The Never-Ending Divorce
My ex-husband was abusive shortly after we married in 1988. I never thought abuse happened to women like me; well educated, living on the upper East Side of New York City, married to a professionally and financially successful man. At the time, I only knew one other woman this happened to, but I was afraid to confide in her. I had nowhere to turn.
The issues in my marriage were further stressed when our daughter was diagnosed with hearing loss at two and half years old. It brought us into a world we knew nothing about. By 2007, we began divorce proceedings that, 13 years later are still not completely resolved! Little did I know that the mental exhaustion and oppressiveness that existed in my marriage would continue throughout its dissolution.
My ex-husband’s control extended to our divorce. In what I believe was his drive to dissipate my assets, it’s been relentless; with over 90 motions and many appeals filed. Divorce is an expensive business, with each appeal costing approximately $100,000 plus other ancillary costs. During the divorce insanity, the judge provided minimal attorney’s fees and, post-decision, decided I had to pay for my divorce attorney. Without employment income, I had no way to pay my attorneys except to dissipate my divorce award.
Without an income stream to pay attorney fees, I fired them five years ago and have been representing myself. My background is that of an attorney, but I only practiced for about a year and a half. I had the training, but not the day to day practical experience and not in the matrimonial field. Had I not let my attorneys go, by my estimate, I would have spent over $800,000 in fees by now! When I settled amounts with my attorneys and had a clear understanding of what I owed them, one attorney would only take cash but the other agreed to payment by credit card. I opened multiple credit cards to pay my legal fees once I had saved the money to be able to pay off the balance. The one benefit of my divorce was I was able to maximize credit card bonus points!
At this point, we have a divorce decree, but the finances are not finalized. My ex is focused on running down my resources, run down my energy and, figuratively, pummel me to death. Even though we are divorced, he is still controlling me.
An Advocate for Hearing Loss
Before our daughter was born, I had a son who died at 41 weeks. My instincts told me something was wrong, but my doctor treated me as a neurotic, first-time expectant mother. When my son died, the experience changed me and my perception of how I value experts.
Fast forward, to my daughter as a toddler. At 18 months, she wasn’t speaking and my instincts, again, told me something was wrong. It was evident she wasn’t progressing at the same rate as my friends’ children. Dismissed by the doctor as a competitive mother, rather than a concerned parent, I was unwilling to accept his conclusion. I educated myself, researching and attending lectures to understand what was happening. Our entire lives were transformed when our new pediatrician confirmed a diagnosis of hearing loss. Her next words were, “don’t worry, there are special schools for her.” I was not willing to accept that future for my daughter.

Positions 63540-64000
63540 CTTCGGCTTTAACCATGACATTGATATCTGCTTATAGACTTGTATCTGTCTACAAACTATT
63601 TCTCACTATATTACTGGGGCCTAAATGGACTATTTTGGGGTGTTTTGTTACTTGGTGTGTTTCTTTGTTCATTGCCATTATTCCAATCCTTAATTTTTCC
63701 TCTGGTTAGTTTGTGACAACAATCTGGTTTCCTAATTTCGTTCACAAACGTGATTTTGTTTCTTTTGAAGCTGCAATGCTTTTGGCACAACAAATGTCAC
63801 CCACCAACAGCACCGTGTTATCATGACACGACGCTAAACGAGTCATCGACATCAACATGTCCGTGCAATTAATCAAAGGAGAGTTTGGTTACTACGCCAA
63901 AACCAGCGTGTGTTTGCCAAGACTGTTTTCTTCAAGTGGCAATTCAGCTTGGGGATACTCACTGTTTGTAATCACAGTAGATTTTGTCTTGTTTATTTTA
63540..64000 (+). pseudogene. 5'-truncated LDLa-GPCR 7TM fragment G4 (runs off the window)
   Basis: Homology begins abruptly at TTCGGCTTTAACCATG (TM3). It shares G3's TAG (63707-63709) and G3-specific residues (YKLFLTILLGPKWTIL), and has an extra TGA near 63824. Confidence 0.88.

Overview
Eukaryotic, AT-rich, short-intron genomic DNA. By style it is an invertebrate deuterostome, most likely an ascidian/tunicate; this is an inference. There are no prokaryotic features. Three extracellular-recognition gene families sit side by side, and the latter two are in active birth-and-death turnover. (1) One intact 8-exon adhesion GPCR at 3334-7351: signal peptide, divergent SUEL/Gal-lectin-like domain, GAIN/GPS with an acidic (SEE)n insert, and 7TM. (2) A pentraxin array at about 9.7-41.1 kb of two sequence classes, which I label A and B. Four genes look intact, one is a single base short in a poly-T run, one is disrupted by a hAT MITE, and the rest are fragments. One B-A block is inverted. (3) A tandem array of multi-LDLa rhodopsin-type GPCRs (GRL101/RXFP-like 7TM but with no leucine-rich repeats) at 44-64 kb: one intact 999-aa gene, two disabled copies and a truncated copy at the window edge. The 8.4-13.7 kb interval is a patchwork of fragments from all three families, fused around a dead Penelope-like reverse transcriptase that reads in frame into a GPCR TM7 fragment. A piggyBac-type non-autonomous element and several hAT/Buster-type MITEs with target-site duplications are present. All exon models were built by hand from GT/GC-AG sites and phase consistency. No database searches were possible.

As I started to learn more about the world my daughter would inhabit as a person with hearing loss, things didn’t make sense. People in the hearing loss world kept doing things the same way and always got the same results. Since my concerns were being dismissed, I wasn’t going to listen to any more opinions. For six months, I buried myself in research, reaching out to the top people in the field to figure out how to make the world more accessible for people with hearing loss. Slowly, the successes came. It began with Temple Emanu-El, where my daughter attended religious school. The temple added hearing access and it became a model of success. That success was leveraged as I worked with theaters and museums to add access for people with a full spectrum of hearing loss. Our momentum picked up and hearing access was added to NYC taxis and subways. Once the best practice model for NYC was established, I used it to expand hearing access standards across the country and internationally!
I also worked on closed captioning standards that were adopted essentially by the Federal Communications Commission for broadcast television. My work with the Department of Transportation resulted in captioning standards for inflight programming. Working with Delta airlines, hearing access technology is also being included as airports are being built or renovated, across the country.
I was fortunate to meet Senator Elizabeth Warren at a lecture and I spoke with her about the hearing aid monopoly. As a result of our conversation, she introduced the Over the Counter Hearing Aid bill with Senator Grassley. The bill, signed into law by President Trump, makes access to hearing aids easier and less expensive.
We have come so far! To accomplish all of this, I worked with a large group of people who were like a giant brain trust. Building upon what many had already accomplished, I became insightful because I had the most brilliant people working with me. All the anger and abuse I suffered in my marriage and divorce, became the energy I channeled into fighting for hearing access. In the end, I’m not sure who benefitted more . . . because the work ended up building my self-esteem and resulting in successes where I had none.
In April 2014, I came home to a broken pipe in my home, leaving me without any running water. The silver lining was, since we had great insurance, I was put up in a beautiful hotel on the Upper East Side of New York for four months. Even better, I was told I could eat my meals anywhere I wanted. The hotel had a Michelin restaurant, so I could eat there or in any equivalent. During those four months, I ate over 90 meals in Michelin or Michelin equivalent restaurants! At the end of all that, I had gained only five pounds. Once again, my instincts told me something was wrong.